11th September 2020
In a bid to kick start the decision-making process, Climate Assembly UK brought together more than 100 randomly selected members of the public to take part in the first climate assembly.
Lasting over five months, the assembly’s final report was released on the 10th Sept and includes recommendations across a broad range of sectors, from meat-eating and retail, through to how we should heat our homes and air travel.
Although Covid-19 wasn’t originally on the assembly’s agenda it quickly became a talking point as the pandemic took hold across the globe. When asked about its impact, more than half of the members agreed that recovering from Covid-19 should be used as an opportunity to hit net zero carbon emissions and drive different lifestyles to reach the 2050 net zero target, which was signed into law last year.
These steps should include limits or conditions on investment in high carbon industries, and for the government to encourage lifestyles to become more compatible with reaching net zero.
On housing, which is responsible for 15% of the UK’s emissions, assembly members were asked to consider two key topics, zero carbon heating and retrofitting.
Members showed strong support for hydrogen, heat pumps and heat networks as part of the solution to decarbonising homes and supported a ban on the sale of new gas boilers from 2030 or 2035. When it came to retrofitting, they were keen for properties to be upgraded all in one go, rather than gradually over a number of years, but that solutions should be tailored on a local level and personal choice was still highly valued.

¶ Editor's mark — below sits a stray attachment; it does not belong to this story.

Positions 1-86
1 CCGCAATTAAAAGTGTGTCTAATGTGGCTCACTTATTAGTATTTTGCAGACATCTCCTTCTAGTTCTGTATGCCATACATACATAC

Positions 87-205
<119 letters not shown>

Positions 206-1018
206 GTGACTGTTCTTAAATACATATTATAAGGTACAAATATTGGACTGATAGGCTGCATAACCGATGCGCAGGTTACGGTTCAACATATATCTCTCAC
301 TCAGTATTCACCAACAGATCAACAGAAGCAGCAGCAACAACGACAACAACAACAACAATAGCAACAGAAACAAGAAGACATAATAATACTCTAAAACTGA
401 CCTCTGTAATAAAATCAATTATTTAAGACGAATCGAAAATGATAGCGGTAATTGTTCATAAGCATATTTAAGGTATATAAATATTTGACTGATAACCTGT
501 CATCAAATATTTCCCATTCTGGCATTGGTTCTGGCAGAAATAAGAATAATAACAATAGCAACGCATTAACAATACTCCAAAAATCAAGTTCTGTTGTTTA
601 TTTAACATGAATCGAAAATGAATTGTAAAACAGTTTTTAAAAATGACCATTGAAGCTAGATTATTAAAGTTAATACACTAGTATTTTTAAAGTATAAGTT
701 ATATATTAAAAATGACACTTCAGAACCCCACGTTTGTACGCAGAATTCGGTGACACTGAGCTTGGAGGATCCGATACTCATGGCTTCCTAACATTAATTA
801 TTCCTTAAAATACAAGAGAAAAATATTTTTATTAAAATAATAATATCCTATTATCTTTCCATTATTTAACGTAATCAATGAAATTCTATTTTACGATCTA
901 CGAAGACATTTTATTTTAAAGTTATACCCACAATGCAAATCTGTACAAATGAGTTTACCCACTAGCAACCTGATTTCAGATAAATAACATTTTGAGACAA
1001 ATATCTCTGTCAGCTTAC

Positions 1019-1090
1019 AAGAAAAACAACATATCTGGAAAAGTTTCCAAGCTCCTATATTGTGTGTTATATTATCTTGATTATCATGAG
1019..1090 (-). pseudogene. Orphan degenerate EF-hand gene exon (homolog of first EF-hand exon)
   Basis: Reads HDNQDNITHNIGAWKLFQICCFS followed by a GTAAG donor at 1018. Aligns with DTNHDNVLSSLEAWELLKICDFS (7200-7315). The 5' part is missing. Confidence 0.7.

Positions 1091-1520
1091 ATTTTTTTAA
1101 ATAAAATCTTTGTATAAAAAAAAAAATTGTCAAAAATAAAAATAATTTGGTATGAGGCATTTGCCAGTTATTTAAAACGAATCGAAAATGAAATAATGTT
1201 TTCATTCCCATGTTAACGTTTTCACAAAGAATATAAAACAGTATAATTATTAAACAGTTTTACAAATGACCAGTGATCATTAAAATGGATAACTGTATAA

How we generate our future energy will be a key driver for us reaching our net zero targets. The assembly were asked to deliberate on six main ways in which we could generate electricity in the future. The large majority strongly agreed or agreed that they preferred offshore wind, solar power and onshore wind as solutions to generating electricity. However, they were much less supportive of bioenergy, nuclear and fossil fuels with carbon capture and storage.
Personal transport, which includes travel for work, pleasure and everyday activities, transport accounts for 15% of the UK’s total emissions. Looking at a range of possible policies, a majority of assembly members backed a number of measures.
The most-supported policy options were government investment in low-carbon public transport, quickly stopping selling the most polluting vehicles, and adding new bus routes and more frequent services, the report says. The assembly also agreed that they would supports grants to help people buy low carbon cars and a reduction by 2-5% of how much we all use of cars should be encouraged.
The assembly discussed a wide variety of topics and these are just some of the further recommendations they made:
Overall, it was clear across all the recommendations that education and information will be vital to progress and the steps needed to be addressed were for individuals, business and government collectively.
Freedom of choice and localised solutions to the problems were also widely encouraged, as was making sure any measures were applied fairly across society, including people with different incomes, travel preferences and housing arrangements.
The next step is now for the government to respond to the report, which MPs have asked to happen before the end of the year. So is the assembly members commitment to sustainability mirrored across the population as a whole? It certainly looks like a clear message to businesses in all sectors to develop clear and actionable sustainability plans that respond to the changing expectations of consumers and key stakeholders alike.